The following tips might particularly benefit families moving to a different community or city; however, many suggestions would equally apply to families moving around the corner.
To begin with, realize that relocating is hard for kids. Some children regard the prospects of moving as being so traumatic they visualize their world is crashing down around them. Under the right parental direction and guidance, a child’s fear of the unknown can give way to the anticipation of a welcome adventure. Understand that a move made easier for the children is a move made easier for you.
Before the move
1. Tell kids early
As soon as the decision to move becomes final and you and your spouse have come to terms with it, tell the kids. Be prepared to discuss specifics about your new location with your children. Maps and websites about the new location are helpful.
2. Explain the basics of moving to younger children
Reassure them that their room furniture and treasured possessions will move with them.
3. Be positive
An optimistic up-beat attitude is conducive to open and honest communication.
4. Inform and involve
Explain why you are moving. Level with them. Review the advantages and disadvantages to the family that the move will entail. Children are more accepting of a move if they can identify a tangible benefit; a larger room, for example.
5. Listen to their feelings and share yours
Your emotional support is essential. Share some feelings of apprehension and sadness that you may be experiencing about the move. Here is the important part; listen to their feelings. If you’re not the touchy, feely type then have your spouse perform this role. The vulnerability children can experience sometimes gets expressed in anger. Negative reactions to a forced move are commonplace. Calmly respond with reason and understanding (easy for us to advise, eh?).
6. Keep a united front
Kids are intuitive about sensing parental discord. It is easier for kids accept the transition if both parents appear to be welcoming the move.
7. Let kids participate in appropriate decisions
The feeling that children have lost control of their lives is greatly reduced when they are genuinely included in some of the decision making processes.
8. Make family time
When house moves are being made business work loads are often overwhelming. Don’t lose sight of what is important. It is essential that the internal stability of the family unit be maintained. Be there.
9. Moves suspend friendships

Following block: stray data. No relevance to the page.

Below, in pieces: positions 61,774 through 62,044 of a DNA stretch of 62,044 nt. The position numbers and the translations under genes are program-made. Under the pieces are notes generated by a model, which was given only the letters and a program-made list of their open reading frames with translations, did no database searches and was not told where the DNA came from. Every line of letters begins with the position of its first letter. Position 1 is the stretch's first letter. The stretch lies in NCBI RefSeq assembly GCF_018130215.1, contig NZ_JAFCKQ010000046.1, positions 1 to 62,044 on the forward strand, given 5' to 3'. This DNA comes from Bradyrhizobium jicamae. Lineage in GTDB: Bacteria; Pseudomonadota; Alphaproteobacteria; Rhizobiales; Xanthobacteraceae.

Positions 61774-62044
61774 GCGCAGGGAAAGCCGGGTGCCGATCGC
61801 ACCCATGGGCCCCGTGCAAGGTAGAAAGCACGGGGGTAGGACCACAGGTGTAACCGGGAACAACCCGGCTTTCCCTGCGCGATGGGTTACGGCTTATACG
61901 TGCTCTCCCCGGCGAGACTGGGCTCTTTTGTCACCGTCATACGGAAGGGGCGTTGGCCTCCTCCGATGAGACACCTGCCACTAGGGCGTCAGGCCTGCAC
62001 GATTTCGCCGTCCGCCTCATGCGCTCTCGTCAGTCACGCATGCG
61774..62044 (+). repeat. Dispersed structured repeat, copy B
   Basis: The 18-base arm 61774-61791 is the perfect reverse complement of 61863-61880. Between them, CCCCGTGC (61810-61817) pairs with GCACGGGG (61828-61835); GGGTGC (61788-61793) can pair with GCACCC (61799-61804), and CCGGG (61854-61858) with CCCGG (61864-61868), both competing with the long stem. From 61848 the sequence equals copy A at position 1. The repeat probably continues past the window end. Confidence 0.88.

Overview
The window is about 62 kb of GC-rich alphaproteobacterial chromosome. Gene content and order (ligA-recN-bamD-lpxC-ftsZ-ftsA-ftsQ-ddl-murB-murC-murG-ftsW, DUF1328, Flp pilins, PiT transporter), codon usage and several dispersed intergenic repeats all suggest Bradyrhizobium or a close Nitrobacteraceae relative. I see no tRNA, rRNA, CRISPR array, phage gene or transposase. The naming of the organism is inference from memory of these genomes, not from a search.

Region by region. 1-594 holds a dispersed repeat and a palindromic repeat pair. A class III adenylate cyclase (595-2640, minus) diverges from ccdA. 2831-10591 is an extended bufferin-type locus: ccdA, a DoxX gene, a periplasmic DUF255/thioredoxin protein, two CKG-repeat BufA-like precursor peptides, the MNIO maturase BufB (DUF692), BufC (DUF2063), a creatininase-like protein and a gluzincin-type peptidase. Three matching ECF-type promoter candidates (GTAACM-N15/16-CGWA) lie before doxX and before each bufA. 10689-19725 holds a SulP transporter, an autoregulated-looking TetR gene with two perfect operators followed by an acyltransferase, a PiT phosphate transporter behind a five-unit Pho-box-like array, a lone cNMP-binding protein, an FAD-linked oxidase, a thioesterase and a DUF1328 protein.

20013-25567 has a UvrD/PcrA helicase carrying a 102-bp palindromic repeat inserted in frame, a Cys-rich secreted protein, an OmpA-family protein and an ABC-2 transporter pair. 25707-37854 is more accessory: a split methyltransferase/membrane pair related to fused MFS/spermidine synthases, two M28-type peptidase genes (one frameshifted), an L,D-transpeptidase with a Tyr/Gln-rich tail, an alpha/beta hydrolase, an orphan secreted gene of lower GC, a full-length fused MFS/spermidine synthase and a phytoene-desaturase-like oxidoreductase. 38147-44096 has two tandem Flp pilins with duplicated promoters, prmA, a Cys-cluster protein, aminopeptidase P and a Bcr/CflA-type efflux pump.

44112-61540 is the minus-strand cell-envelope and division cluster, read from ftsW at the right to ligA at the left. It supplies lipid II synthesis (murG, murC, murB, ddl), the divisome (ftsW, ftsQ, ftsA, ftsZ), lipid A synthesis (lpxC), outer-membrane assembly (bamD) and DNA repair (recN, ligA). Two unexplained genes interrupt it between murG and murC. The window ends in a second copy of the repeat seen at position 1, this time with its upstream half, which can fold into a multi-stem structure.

Teens are impacted most. “Do I have to go?” Is a common cry. Listen to their concerns. Try to time the move to best suit your children. Let teens know they can call their friends from the new house. Now is not the time to discuss call frequency restrictions or time limitations.
10. Buy each child an address book
Let them acquire the addresses, phone numbers, e-mail addresses of all their friends.
11. Try to visit the new house with children
Let the children see where they’re going to be living and the transition will be much easier. If this isn’t possible, video record the new house, the new neighbourhood, school, etc.
Kids intensely worry about “starting over” in a new school. Try to meet with the principal, teacher, or guidance counselor beforehand. Find out what local kids are wearing so your children will fit in right away.
13. Establish connections into new community before you move
Find out about the churches, community centres, music, team sports programs, scouts, or other areas of interest of your children. Try to line up at least one activity beforehand for each child.
14. Allow kids to plan their own furniture arrangement and any redecoration of their room
Maybe you can let them choose something from the latest ikea catalogue too.
15. Throw a going away good-bye party for your children
Take pictures, have the kids exchange addresses, they’ll love it.
16. Send each child a letter to the new address
Buy a card. Put a cheque in the card. Mail it so it will already be at the new house when you arrive. Guaranteed to get you a hug.
17. Allow each child to pack their own prized possessions themselves
Why not let them pack their whole room themselves, too?
18. Assign moving day chores to each child
Delegate complete responsibility for pets to the kids. No pets? Find other specific responsibilities on moving day for each child.
After the move
19. Have movers set up children’s rooms first
Make the kids feel at home, right away. Direct movers accordingly when they pack the moving van.
20. Take a walk with your family the first day
As you explore together, keep your eyes open for neighbourhood kids
21. Stick to family routines and keep to your normal schedule
Make yourself available and commit to extra family time. You’re needed.
22. Get the kids involved
Make certain each child/teen is signed up to participate in at least one activity. This is the easiest way for them to meet friends and establish a sense of belonging to the new community.
23. Drive or walk your kids to school
Yes, even the teens, and try to be home when they return.
24. Listen to them
Be caring and try to help them adjust.
25. Allow them to call and even visit their old friends
Sign up for one of those long distance savings plans. You’ll need it.
26. Be friendly, invite the neighbours over
You need to make new friends, too.